Human rights groups are calling for
Haiti to arrest and prosecute former Haitian dictator Jean-Claude Duvalier for
crimes against humanity after his surprise return from 25 years in exile.
Analysts said the unexpected arrival
in Port-au-Prince of “Baby Doc” Duvalier, who had fled his homeland
in 1986 to escape a popular revolt, could only complicate the political
uncertainty in earthquake-battered Haiti.
Tensions are already high following
chaotic and inconclusive 28 November elections.
Human Rights Watch and Amnesty
International said Duvalier, 59, should be brought to trial for the killings
and torture of thousands of opponents at the hands of the thuggish Tonton
Macoutes militia during his 15 years in power.
As a chubby playboy and the world’s
youngest head of state at 19, Duvalier assumed power in Haiti in 1971 on the
death of his father, the feared dictator Francois “Papa Doc”
Duvalier. “Baby Doc” continued the Duvalier dynasty, which inspired
fear and loathing among many in Haiti, until going into exile in France in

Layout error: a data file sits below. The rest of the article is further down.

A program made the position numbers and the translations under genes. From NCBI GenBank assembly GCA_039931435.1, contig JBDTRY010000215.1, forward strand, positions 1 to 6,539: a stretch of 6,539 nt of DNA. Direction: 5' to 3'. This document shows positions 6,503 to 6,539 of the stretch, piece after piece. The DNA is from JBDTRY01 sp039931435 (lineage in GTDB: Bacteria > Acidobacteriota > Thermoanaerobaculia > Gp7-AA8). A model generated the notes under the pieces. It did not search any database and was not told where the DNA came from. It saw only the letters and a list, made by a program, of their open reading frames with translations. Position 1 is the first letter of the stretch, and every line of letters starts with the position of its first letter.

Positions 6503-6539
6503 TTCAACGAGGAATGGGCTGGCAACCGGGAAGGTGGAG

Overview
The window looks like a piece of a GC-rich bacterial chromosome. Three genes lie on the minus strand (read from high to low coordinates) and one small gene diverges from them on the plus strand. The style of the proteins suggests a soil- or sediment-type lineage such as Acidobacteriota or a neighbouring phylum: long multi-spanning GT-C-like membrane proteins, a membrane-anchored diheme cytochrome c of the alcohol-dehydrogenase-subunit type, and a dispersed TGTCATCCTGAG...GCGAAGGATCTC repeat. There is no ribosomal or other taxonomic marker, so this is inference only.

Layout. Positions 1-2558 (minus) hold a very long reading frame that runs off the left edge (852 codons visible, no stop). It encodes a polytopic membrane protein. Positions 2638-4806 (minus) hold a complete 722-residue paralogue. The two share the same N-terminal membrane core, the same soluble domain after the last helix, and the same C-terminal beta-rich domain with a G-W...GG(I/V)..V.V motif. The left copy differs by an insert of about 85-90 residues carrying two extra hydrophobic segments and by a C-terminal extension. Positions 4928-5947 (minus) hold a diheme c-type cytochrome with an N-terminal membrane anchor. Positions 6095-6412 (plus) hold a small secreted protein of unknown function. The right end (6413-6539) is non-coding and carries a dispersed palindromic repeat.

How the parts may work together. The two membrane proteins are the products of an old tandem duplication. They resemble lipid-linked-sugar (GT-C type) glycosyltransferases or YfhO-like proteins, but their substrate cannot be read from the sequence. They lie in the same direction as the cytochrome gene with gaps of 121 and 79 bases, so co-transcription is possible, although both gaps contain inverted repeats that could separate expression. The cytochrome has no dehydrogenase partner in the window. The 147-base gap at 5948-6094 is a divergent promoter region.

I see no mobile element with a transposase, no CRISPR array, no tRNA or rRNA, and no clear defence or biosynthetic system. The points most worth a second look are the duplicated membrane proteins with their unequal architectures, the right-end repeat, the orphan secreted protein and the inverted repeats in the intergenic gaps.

Duvalier says he returned to show
solidarity to the people of Haiti, still the poorest state in the Western
Hemisphere, which is grappling with a cholera epidemic and struggling to
recover from a devastating 2010 earthquake. He said he wanted to participate in
Analysts said his return could not
come at a worse time for Haiti, which is on edge after confused legislative and
presidential elections in November.
Preliminary voting results have
triggered fraud allegations and violent street protests.
Duvalier had faced accusations of
corruption and human rights abuses when he fled the country in 1986 during
massive street protests and diplomatic pressure from Washington.
It was not clear whether arrest
warrants still existed against him.
Because Haiti’s constitution bans
the practice of exile for Haitians, there was nothing legally preventing his
A source close to Duvalier said he
had returned under a diplomatic passport but was required to inform Haiti’s
Interior Ministry of his whereabouts.